Sake, Fire, and Mayhem: the Nozawa Onsen Dosojin Matsuri

Nozawa Onsen Dosojin MatsuriNozawaonsen is a village of about five thousand people about an hours drive from Nagano City. It is famed for its hot springs, which according to legend were discovered when an injured bear led a hunter to them, its skiing, and for hosting part of the Nagano Winter Olympics in 1998.

It is also famous for being the site of one of the greatest fire festivals in Japan, a frenetic, sake-fueled New Years celebration known as the Nozawa Onsen Fire Festival, Nozawa Onsen Dosojin Matsuri.

The festival is meant to honor the dosojin, protective kami said to watch over roads and travelers. A specific dosojin is believed to protect Nozawa Onsen. It is a duel male-female being that promotes good harvests, fertility, and in recent years, a good ski season.

Preparation for the festival begins in October, when trees later used to construct a shrine in the center of town are felled. The shrine is built on January 13th. On the 15th, the most famous (and insane) part of the festival begins:the “fire-setting battle.”

Prior to the battle, participants get loaded up on sake. This process is helped along by men wandering among the crowd, pouring the potent rice wine from 1.8 liter bottles. As night falls and the crowd gets drunker, huge bonfires are lit not far from the shrine, which will be used in the battle to come.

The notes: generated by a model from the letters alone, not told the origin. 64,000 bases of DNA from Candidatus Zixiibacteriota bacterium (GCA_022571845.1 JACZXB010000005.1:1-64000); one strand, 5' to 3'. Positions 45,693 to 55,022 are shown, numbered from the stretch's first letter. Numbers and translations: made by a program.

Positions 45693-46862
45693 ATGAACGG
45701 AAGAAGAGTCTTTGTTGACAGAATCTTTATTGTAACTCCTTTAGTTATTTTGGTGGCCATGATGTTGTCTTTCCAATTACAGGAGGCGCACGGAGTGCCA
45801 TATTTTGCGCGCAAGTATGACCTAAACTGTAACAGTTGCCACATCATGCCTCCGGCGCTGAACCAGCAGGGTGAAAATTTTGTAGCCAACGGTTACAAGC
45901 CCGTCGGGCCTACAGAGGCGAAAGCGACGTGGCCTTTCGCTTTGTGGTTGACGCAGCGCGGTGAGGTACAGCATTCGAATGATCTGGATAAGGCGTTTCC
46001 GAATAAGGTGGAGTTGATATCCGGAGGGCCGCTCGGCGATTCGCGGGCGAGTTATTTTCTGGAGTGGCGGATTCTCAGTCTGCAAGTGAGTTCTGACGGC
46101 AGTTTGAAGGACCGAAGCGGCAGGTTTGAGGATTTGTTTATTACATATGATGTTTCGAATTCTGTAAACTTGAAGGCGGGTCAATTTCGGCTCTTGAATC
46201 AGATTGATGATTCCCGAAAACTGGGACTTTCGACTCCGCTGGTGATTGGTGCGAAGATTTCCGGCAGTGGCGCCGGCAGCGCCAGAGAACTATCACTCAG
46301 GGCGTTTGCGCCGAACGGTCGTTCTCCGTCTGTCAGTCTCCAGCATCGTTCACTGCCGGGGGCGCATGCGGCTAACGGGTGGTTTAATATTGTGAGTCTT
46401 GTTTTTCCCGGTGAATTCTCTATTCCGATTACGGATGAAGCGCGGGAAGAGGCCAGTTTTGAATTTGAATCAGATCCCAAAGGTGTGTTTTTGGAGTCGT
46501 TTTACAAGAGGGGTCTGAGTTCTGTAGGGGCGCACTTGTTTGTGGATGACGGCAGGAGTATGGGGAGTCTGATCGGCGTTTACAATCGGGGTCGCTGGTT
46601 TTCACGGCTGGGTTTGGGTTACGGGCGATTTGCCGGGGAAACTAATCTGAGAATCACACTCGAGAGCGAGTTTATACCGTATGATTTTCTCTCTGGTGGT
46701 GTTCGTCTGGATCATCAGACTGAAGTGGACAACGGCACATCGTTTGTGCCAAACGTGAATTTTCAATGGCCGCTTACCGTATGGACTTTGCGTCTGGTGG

Two sets of men take up their positions at the shrine. Twenty-five year old men line up at the bottom, holding onto ropes tied to the shrine in one hand and pine branches in the other. Forty-two year old men take up position on the nest like structure on the top of the shrine, armed with pine boughs and kindling. These are considered unlucky ages, and their participation in the ceremony is seen as a way to help dispel the bad luck and bring about good fortune.

These are opposed by other men in the village, who dip bundles of reeds in the bonfire to make torches. The torch-bearers full on charge the twenty-five year olds, whooping and swinging their torches, attempting to set the shrine on fire. The young men try to force back the horde, by pushing, shoving, and swatting out fires with pine boughs. Meanwhile, the older men on top the shrine hurl kindling and insults at the attackers.

This goes on for hours, with the attackers inching their bonfire ever closer. After about four hours or so, the older men declare victory and clamber down from the shrine. A flaming log is levered into the base, and everyone drinks sake while they watch the shrine go up in flames. Thus ends one of three great fire festivals of Japan, Dosojin Matsuri.

Sources:

http://apdl.kcc.hawaii.edu/roads/2008_winter/_snow_country.html

http://www.theguardian.com/travel/2012/dec/28/charlie-brooker-japan-fire-festival

http://nozawa-onsen.com/nozawa-fire-festival/

http://en.wikipedia.org/wiki/Nozawaonsen,_Nagano